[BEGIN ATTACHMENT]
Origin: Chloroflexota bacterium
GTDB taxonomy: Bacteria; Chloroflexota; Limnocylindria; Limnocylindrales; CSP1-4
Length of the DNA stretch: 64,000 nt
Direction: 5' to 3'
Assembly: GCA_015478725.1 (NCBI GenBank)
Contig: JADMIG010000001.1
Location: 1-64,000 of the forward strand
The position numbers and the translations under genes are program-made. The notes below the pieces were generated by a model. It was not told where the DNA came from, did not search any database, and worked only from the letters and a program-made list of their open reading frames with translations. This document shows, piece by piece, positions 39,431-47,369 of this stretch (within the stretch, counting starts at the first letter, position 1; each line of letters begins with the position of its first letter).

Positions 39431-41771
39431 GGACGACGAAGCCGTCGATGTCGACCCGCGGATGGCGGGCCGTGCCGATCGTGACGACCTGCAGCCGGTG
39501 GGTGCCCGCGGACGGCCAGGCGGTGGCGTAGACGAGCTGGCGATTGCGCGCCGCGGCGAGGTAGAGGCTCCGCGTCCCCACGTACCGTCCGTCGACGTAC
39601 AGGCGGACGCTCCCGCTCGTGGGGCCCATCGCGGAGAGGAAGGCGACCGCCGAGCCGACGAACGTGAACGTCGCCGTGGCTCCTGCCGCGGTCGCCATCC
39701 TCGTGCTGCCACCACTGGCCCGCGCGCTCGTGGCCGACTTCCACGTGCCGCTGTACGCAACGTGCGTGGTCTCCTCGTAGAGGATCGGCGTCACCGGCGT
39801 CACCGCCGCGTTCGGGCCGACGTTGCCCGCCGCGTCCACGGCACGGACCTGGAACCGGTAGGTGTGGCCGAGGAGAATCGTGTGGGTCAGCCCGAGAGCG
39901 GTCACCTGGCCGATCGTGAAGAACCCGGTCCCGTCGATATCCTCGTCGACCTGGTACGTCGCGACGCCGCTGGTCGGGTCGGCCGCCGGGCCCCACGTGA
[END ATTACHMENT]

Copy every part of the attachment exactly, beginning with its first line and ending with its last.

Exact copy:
Origin: Chloroflexota bacterium
GTDB taxonomy: Bacteria; Chloroflexota; Limnocylindria; Limnocylindrales; CSP1-4
Length of the DNA stretch: 64,000 nt
Direction: 5' to 3'
Assembly: GCA_015478725.1 (NCBI GenBank)
Contig: JADMIG010000001.1
Location: 1-64,000 of the forward strand
The position numbers and the translations under genes are program-made. The notes below the pieces were generated by a model. It was not told where the DNA came from, did not search any database, and worked only from the letters and a program-made list of their open reading frames with translations. This document shows, piece by piece, positions 39,431-47,369 of this stretch (within the stretch, counting starts at the first letter, position 1; each line of letters begins with the position of its first letter).

Positions 39431-41771
39431 GGACGACGAAGCCGTCGATGTCGACCCGCGGATGGCGGGCCGTGCCGATCGTGACGACCTGCAGCCGGTG
39501 GGTGCCCGCGGACGGCCAGGCGGTGGCGTAGACGAGCTGGCGATTGCGCGCCGCGGCGAGGTAGAGGCTCCGCGTCCCCACGTACCGTCCGTCGACGTAC
39601 AGGCGGACGCTCCCGCTCGTGGGGCCCATCGCGGAGAGGAAGGCGACCGCCGAGCCGACGAACGTGAACGTCGCCGTGGCTCCTGCCGCGGTCGCCATCC
39701 TCGTGCTGCCACCACTGGCCCGCGCGCTCGTGGCCGACTTCCACGTGCCGCTGTACGCAACGTGCGTGGTCTCCTCGTAGAGGATCGGCGTCACCGGCGT
39801 CACCGCCGCGTTCGGGCCGACGTTGCCCGCCGCGTCCACGGCACGGACCTGGAACCGGTAGGTGTGGCCGAGGAGAATCGTGTGGGTCAGCCCGAGAGCG
39901 GTCACCTGGCCGATCGTGAAGAACCCGGTCCCGTCGATATCCTCGTCGACCTGGTACGTCGCGACGCCGCTGGTCGGGTCGGCCGCCGGGCCCCACGTGA